Venture Capitalists and Recruiting

When Money’s at Play, Smart Investors Pay Keen Attention to the Talent in Whom They Invest

The similarities between Silicon Valley and the HBO show by that name are often spot-on, something that might surprise viewers who are unfamiliar with the region’s startup culture. The talent at the helm of such organizations can be just as eccentric as Richard Hendrix and as combustible as Erlich Bachman, which makes it a challenge to find the right fit of early-stage employees who will excel under such “leadership.” For this reason, venture capitalist firms who’ve invested in these companies can take a significant role in the talent growth process by bringing in the right recruiting firm or in-house HR expert to help streamline a company’s personnel needs as it prepares to ramp up hiring.

Growth and Hiring Go Hand in Hand

Outside of the original founders, a company’s first 10 hires are crucial to a company’s future success. Venture firms know this as well as anyone. Without the right people in place, a startup will remain a startup for perpetuity and never develop into a large, successful and enduring business. That’s why, even in its infancy, a company needs to be dedicated to attracting and retaining talent, and putting cohesive hiring practices in place. Otherwise, disjointed hiring practices will consume far more time, energy, and resources than they should and can be largely ineffective.

A Venture Firm Necessity: Strong Recruiting Capabilities

For this reason, it’s often wise to partner with a good recruiting firm once a startup is ready to build its core leadership team. Investors can play a pivotal role in driving this when it’s time to seek critical talent. Today’s high-potential startups—the next Amazon, Google, or Facebook—are still out there in healthy numbers, but they aren’t scaling in terms of growth the way they were two decades ago in the 90s. When personnel needs become a blind spot, it hampers tech startups in ways from which they may not recover.

For startups, that responsibility is often outsourced, and investors with extended networks may be able to connect their portfolio firms with top-notch recruiters. If not, savvy founders may take on the role of facilitating such a relationship. But if they don’t, these firms may languish in pre-growth mode far beyond any reasonable timeframe, churning through recruiting cycles and suffering through ongoing turnover.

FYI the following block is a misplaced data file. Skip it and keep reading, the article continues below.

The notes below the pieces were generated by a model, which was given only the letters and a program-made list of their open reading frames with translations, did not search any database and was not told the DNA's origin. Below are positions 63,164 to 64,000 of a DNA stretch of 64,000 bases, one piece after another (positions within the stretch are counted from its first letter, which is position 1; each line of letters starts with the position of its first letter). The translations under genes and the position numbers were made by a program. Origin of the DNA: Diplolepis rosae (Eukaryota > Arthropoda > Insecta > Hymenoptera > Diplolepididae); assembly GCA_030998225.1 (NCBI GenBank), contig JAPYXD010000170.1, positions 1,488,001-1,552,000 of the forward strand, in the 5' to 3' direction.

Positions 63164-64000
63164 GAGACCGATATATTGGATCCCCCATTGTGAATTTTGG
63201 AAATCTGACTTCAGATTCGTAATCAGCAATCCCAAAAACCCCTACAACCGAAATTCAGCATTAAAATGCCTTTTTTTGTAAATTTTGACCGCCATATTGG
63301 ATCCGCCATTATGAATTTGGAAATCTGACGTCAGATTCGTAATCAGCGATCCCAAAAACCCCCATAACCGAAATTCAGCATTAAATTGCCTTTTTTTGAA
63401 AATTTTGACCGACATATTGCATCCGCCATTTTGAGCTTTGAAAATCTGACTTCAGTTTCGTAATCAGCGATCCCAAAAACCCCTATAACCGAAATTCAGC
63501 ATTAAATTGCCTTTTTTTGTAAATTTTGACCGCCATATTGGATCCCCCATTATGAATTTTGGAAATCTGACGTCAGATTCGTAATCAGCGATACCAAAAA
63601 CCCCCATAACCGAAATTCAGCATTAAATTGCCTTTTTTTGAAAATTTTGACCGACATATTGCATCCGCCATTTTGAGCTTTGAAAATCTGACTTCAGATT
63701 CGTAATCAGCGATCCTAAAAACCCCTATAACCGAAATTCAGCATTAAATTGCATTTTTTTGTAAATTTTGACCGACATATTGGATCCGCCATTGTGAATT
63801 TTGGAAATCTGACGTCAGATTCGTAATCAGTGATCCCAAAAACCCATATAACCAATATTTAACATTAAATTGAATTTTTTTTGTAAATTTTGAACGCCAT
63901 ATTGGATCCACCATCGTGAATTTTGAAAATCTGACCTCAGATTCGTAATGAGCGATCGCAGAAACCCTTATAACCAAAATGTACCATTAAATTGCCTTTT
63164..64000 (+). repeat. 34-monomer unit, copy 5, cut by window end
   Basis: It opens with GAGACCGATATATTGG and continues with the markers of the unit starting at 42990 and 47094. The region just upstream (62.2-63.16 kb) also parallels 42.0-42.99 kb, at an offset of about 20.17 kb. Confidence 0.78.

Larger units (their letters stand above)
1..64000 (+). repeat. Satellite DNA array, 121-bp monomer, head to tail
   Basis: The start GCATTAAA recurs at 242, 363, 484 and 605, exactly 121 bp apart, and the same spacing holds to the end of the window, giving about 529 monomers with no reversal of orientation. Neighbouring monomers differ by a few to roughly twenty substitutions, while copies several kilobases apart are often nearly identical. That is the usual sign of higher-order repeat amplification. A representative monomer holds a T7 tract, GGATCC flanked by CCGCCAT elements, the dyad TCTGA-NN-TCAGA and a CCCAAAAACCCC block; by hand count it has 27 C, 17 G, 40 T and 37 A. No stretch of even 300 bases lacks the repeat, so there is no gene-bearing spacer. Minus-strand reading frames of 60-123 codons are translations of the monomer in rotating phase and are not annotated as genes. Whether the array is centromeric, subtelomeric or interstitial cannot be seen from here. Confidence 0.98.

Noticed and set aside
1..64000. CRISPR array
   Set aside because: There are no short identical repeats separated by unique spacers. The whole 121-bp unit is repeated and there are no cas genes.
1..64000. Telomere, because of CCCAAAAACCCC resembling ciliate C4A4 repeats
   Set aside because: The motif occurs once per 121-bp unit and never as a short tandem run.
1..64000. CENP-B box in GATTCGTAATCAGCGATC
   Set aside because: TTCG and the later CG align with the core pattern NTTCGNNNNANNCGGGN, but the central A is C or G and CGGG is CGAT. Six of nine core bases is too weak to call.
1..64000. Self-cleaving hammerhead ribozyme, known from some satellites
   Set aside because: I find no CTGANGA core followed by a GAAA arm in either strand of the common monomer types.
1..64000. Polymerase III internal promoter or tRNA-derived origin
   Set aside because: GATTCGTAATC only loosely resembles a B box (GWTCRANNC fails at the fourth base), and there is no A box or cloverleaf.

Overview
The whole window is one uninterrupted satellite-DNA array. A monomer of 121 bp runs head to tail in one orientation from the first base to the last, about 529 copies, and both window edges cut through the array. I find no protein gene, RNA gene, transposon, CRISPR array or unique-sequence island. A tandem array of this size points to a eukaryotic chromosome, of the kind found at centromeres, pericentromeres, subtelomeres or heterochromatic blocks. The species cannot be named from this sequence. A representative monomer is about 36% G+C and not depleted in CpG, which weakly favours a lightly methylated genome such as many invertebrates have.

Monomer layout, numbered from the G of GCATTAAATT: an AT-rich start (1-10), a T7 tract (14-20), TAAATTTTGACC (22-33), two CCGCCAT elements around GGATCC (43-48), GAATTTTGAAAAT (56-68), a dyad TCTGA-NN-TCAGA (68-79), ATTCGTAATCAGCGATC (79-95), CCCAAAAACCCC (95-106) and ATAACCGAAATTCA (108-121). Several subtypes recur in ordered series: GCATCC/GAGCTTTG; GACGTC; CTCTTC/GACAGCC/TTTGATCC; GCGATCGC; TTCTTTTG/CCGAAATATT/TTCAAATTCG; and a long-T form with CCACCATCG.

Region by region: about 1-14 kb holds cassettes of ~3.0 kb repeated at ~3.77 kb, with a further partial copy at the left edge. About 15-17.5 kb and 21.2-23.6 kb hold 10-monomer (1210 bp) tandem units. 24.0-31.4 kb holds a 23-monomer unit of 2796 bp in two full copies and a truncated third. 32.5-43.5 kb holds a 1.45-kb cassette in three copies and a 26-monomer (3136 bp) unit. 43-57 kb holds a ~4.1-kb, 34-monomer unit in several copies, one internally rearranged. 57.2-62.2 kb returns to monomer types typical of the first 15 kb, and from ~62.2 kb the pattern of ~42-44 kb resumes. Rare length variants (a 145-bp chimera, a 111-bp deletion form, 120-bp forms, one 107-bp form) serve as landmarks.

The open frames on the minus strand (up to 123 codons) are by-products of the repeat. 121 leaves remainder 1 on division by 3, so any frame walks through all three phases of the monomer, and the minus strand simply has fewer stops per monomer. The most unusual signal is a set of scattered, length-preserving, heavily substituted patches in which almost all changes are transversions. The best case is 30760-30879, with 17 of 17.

But recruiting isn’t always just about growth in terms of new roles and positions. Sometimes, existing ones need upgrades. VCs and board members sometimes play an active and occasionally cutthroat role in executive searches, seeking to replace founders when they deem it necessary. While these moves often don’t translate into future success, it’s estimated that between 20 to 40 percent of founders don’t remain in their original role. When investors make the call to switch, they need to consider the culture of the company and the dramatic impact a new top executive will have on the startup’s team. Every executive is fair game for removal. It happened to Bob Metcalf , CEO and founder of 3Com, co-inventor of Ethernet. And more recently, Moz founder and former CEO Rand Fishkin exited unceremoniously.

If VC firms don’t already have the exact person in mind (ideally with an offer in hand), they need to enlist a shrewd recruiting firm that understands not only what types of candidates would be ideal, but also the best way to engage and land them. The next Amazon or Google is out there somewhere. It just needs the right people at the helm whose special talents unleash its potential to let it thrive.

A Track Record of Success

Long story short, make sure you find the right recruiting partner. HireLabs has extensive experience working with the VC community to place the right candidates in your portfolio companies. As a Seattle-based recruiting strategy firm with clients nationwide, our team successfully partners with early- and growth-stage startups to find and connect them with the specialized talent they need to build out their teams. We know tech and we know startups. And we know the unique professional desires of today’s tech stars that bridge the gap between interest and commitment.

Tom ThompsonComment